- 29 March 2013
In this edition, you will find the following feature articles:
Opinion Piece: Mali After the Military Intervention, by Olivier Walther
Interview with Sandra Chait: Exploring Issues of Power and Identity Among Eritreans, Ethiopians and Somalis in the Pacific Northwest
Please help us continue to improve our newsletter by sending in new feature ideas!!
- 25 March 2013
Dear Members, greetings from Pretoria, South Africa. It is with great pleasure that I write these notes to inform you about the wonderful transformation that is taking place at our organization. After a long and difficult year our association is now on solid ground. After the very testing financial situation which we found ourselves last year the organization is now out of the woods, although there is still some way to go before we are fully in a sustainable state. The Secretariat has been fully re-established and we have three talented and wonderful staff at headquarters. The new structure and the team are appropriately aligned with the needs of our members and the objectives of the organization. Suzanne who helped guide the process of recovery last year as interim Executive Director is now at the helm, and Funmi and Kathryn have joined her to constitute our secretariat team. I urge all members to welcome them and give them the support they need to help ASA shine.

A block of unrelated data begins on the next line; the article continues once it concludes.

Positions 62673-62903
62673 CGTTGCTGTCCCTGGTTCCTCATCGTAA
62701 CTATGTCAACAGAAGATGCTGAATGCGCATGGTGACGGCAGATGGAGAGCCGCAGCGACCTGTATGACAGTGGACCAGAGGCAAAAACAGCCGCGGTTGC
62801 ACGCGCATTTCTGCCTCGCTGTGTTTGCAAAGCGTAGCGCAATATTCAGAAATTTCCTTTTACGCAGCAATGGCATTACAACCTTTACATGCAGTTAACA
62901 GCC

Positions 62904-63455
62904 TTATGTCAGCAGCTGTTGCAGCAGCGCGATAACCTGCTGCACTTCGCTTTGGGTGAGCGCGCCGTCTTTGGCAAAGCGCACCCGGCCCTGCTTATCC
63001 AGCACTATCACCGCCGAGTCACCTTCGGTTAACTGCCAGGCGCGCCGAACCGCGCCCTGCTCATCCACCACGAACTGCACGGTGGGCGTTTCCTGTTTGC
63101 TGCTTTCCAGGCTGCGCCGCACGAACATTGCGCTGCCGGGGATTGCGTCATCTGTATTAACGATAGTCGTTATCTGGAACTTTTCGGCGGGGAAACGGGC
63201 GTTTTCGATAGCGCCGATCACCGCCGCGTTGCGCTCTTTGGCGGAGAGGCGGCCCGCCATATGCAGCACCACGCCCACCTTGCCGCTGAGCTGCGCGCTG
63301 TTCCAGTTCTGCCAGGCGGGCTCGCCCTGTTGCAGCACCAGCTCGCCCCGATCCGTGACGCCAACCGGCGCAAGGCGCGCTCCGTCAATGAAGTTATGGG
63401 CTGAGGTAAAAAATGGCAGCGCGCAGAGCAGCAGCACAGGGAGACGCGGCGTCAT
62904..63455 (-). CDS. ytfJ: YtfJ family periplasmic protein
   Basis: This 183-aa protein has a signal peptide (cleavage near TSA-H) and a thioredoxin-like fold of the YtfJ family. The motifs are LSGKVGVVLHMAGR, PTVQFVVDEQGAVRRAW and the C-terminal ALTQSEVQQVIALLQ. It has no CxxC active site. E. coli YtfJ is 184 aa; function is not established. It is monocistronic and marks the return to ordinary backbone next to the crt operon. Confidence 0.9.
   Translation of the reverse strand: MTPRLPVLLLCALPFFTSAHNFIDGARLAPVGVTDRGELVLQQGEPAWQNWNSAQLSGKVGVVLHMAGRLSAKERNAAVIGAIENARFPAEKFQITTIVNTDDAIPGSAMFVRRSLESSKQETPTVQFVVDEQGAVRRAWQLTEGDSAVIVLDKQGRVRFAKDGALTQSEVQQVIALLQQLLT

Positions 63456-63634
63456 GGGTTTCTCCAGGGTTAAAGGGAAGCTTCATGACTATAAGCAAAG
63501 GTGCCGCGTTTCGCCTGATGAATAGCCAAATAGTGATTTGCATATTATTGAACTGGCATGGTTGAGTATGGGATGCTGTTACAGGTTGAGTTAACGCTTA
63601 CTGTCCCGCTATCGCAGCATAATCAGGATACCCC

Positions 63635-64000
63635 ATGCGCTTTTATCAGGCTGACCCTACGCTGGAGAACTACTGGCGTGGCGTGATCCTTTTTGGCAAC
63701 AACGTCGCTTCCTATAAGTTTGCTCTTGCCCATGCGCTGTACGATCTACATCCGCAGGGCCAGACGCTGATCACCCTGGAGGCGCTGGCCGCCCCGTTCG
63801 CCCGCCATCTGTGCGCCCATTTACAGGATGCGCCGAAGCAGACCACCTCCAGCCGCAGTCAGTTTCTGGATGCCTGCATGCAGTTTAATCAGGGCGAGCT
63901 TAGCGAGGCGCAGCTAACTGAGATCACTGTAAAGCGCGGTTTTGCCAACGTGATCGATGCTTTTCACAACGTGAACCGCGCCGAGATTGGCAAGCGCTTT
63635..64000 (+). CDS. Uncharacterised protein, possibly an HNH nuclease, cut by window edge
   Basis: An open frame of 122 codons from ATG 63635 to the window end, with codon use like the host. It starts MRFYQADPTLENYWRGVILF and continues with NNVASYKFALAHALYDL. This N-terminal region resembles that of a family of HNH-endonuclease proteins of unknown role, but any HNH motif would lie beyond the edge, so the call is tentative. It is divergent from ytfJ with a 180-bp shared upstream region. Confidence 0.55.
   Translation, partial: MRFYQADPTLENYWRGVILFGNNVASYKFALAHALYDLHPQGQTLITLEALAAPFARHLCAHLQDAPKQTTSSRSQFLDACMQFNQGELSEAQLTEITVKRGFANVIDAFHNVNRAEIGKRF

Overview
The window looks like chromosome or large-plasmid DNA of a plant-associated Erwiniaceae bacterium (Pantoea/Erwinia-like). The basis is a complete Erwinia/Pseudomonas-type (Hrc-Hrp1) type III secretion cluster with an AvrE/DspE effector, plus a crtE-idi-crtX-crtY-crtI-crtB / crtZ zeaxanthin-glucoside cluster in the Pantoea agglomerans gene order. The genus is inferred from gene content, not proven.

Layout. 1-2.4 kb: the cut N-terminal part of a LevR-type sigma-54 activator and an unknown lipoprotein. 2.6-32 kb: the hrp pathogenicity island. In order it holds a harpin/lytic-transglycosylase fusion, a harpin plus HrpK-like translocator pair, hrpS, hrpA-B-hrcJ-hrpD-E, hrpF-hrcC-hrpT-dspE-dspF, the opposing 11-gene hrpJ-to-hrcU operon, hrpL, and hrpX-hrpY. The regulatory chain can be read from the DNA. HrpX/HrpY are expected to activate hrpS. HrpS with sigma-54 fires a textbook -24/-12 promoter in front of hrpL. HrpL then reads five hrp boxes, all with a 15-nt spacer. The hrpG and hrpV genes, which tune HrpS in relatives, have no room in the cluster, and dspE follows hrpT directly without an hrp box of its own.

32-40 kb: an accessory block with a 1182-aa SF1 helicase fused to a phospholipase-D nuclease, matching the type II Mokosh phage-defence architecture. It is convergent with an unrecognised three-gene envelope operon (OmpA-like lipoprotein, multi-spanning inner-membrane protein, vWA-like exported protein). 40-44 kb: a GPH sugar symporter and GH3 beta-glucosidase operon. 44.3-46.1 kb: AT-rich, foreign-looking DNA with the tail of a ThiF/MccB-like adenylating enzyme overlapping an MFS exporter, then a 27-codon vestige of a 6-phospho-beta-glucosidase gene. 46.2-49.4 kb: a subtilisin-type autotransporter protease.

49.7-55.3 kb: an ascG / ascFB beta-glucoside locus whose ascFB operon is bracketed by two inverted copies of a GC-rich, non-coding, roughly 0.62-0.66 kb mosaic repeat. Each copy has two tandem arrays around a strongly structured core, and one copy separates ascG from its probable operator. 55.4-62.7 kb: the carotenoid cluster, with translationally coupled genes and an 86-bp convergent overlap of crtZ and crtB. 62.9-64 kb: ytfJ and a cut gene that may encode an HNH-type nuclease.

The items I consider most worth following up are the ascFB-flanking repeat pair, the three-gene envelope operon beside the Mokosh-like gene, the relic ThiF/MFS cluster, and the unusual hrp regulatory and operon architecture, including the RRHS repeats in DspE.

- 25 March 2013
by Olivier Walther, PhD
- 28 March 2013
Exploring Issues of Power and Identity Among Eritreans, Ethiopians and Somalis in the Pacific Northwest
Interview with Dr. Sandra Chait
Dr. Sandra Chait has spent the last 12 years working on issues of immigration and identity, with a particular focus on the experiences of Ethiopians, Eritreans and Somalis living in the Pacific Northwest. She started exploring these issues while teaching African Literature at the University of Washington in Seattle and serving as Associate Director of the University’s Program on Africa. During this time, students from these Horn of Africa countries would often approach her to share their experiences as immigrants. -She found their accounts compelling, particularly because of the political/cultural differences that frequently contradicted one another’s accounts of the same events.